We want to have something better, even for the standard activities. In WF4 is not said that the ToolboxBitmapAttribute, the one used to bind the image to show in the palette is attached to all activities, and we can say it is not for sure for the built in activities. Fortunately the WF4 architecture provides a way to attach attributes to objects runtime, this is achieved via the AttributeTableBuilder class, that provide a way to register and apply attributes runtime to objects via another helper class: MetadataStore. So if we have somewhere these icons, we can attach the proper attribute runtime, and all is done, but where to find it ?  Do we have proper licensing to distribute it ? A reply to this question could be found here, and in particular in the Brannon King’s comment. Brannon show how to grab the icons from the redistributable System.Activities.Presentation dll, and more, it post the whole code to provide the attributes creation and binding, and graphics retrieval too. So we grab this great work and we add it in our helper class ToolboxItemSource, so we can ensure designer has the proper graphic information for both built in and custom activities we add as a source. Let’s have a look at the code, that is just a little modified:

   1:                  var builder = new AttributeTableBuilder();
   2:                  foreach (var item in query)
   3:                  {
   4:                      AddIconAttributes(item, builder);
   5:                  }
   6:                  MetadataStore.AddAttributeTable(builder.CreateTable());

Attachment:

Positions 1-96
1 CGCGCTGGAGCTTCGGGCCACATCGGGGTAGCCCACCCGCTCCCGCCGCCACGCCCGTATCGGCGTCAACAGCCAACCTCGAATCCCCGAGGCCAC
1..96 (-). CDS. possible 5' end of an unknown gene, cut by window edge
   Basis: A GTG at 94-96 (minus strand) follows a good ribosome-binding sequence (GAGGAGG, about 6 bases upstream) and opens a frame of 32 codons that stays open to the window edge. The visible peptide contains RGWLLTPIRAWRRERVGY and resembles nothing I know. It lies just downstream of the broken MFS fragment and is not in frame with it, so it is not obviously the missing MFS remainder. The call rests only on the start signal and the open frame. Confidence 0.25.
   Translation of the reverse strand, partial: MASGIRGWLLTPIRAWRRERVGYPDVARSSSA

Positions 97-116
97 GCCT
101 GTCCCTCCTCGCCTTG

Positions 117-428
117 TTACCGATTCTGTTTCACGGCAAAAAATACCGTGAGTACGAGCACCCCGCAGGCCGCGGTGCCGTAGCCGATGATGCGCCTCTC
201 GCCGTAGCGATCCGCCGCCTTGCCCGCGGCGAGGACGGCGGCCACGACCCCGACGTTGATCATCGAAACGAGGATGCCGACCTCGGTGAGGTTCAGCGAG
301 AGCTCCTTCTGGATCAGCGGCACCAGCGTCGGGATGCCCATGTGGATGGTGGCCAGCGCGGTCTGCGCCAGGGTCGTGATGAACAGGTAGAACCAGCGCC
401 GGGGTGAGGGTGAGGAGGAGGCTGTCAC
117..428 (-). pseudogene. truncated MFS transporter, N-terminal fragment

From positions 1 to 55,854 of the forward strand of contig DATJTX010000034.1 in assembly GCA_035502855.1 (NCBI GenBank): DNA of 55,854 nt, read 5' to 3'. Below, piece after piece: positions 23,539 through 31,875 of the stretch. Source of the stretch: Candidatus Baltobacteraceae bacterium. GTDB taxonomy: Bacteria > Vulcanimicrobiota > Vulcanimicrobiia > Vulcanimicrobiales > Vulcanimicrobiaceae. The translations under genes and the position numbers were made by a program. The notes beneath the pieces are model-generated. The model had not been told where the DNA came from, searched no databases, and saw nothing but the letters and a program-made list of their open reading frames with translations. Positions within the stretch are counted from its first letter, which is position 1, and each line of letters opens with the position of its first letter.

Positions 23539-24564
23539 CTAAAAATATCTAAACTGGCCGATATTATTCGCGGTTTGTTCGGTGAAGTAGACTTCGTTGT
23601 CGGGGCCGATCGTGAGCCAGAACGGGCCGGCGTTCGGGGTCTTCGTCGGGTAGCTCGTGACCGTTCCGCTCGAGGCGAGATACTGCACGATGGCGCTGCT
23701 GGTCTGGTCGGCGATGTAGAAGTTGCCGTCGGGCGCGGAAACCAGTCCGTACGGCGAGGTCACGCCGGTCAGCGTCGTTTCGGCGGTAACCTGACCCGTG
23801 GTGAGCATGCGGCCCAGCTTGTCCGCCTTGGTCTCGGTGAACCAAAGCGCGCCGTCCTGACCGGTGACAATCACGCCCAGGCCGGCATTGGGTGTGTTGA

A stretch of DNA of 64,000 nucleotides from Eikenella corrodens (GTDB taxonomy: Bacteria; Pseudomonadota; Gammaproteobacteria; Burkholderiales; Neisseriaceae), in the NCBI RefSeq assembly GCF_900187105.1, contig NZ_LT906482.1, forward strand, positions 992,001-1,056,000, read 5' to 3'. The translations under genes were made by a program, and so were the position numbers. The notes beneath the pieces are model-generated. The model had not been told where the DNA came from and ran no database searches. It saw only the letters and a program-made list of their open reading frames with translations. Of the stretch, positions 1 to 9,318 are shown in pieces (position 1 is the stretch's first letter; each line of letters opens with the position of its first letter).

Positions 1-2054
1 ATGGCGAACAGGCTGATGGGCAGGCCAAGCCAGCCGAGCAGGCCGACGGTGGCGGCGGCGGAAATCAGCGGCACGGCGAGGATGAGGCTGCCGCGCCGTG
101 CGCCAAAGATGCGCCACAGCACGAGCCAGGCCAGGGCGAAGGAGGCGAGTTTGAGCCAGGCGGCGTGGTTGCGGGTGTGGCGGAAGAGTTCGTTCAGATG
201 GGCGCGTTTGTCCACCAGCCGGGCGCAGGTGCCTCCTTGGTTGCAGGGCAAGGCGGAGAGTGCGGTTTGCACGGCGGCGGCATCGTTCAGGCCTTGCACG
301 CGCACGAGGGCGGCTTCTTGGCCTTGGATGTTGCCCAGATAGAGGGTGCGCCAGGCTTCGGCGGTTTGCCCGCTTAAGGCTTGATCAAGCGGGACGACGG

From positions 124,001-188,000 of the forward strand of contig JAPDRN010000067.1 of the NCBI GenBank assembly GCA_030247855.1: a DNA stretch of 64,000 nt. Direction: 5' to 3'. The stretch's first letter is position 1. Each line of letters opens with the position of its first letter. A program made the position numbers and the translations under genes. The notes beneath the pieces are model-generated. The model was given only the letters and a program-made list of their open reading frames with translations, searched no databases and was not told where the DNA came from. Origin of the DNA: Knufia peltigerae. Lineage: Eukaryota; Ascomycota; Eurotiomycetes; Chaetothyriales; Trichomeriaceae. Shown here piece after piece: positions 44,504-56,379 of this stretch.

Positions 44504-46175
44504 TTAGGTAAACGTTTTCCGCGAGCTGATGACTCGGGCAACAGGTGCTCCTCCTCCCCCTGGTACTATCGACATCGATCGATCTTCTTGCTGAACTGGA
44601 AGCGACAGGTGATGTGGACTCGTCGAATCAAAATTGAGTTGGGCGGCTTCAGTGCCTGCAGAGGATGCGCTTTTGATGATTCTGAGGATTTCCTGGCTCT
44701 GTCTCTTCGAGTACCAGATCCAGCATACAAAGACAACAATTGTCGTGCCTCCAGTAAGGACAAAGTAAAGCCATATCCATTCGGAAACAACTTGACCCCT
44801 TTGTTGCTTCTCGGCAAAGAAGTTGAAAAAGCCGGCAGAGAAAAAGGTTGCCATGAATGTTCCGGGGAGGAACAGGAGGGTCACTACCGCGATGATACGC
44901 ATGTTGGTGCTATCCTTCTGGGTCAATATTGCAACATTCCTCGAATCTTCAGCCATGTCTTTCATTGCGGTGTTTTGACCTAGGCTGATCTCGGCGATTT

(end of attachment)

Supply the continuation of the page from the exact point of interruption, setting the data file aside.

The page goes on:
Well this portion is in the member function AddTools, already present in our helper, we basically creates an AttributeTableBuilder, then we add the resources attributes, and then we realize, at line 6, the association. Let’s have a look at the Brannon’s code, that we embed in the AddIconAttributes:

   1:        protected static  bool AddIconAttributes(Type type, AttributeTableBuilder builder)
   2:          {
   3:              var secondary = false;
   4:              var tbaType = typeof(ToolboxBitmapAttribute);
   5:              var imageType = typeof(System.Drawing.Image);
   6:              var constructor = tbaType.GetConstructor(BindingFlags.Instance | BindingFlags.NonPublic, null, new[] { imageType, imageType }, null);
   7:              string resourceKey = type.IsGenericType ? type.GetGenericTypeDefinition().Name : type.Name;
   8:              int index = resourceKey.IndexOf('`');
   9:              if (index > 0)
  10:              {
  11:                  resourceKey = resourceKey.Remove(index);
  12:              }
  13:              if (resourceKey == "Flowchart")
  14:              {
  15:                  resourceKey = "FlowChart"; // it appears that themes/icons.xaml has a typo here
  16:              }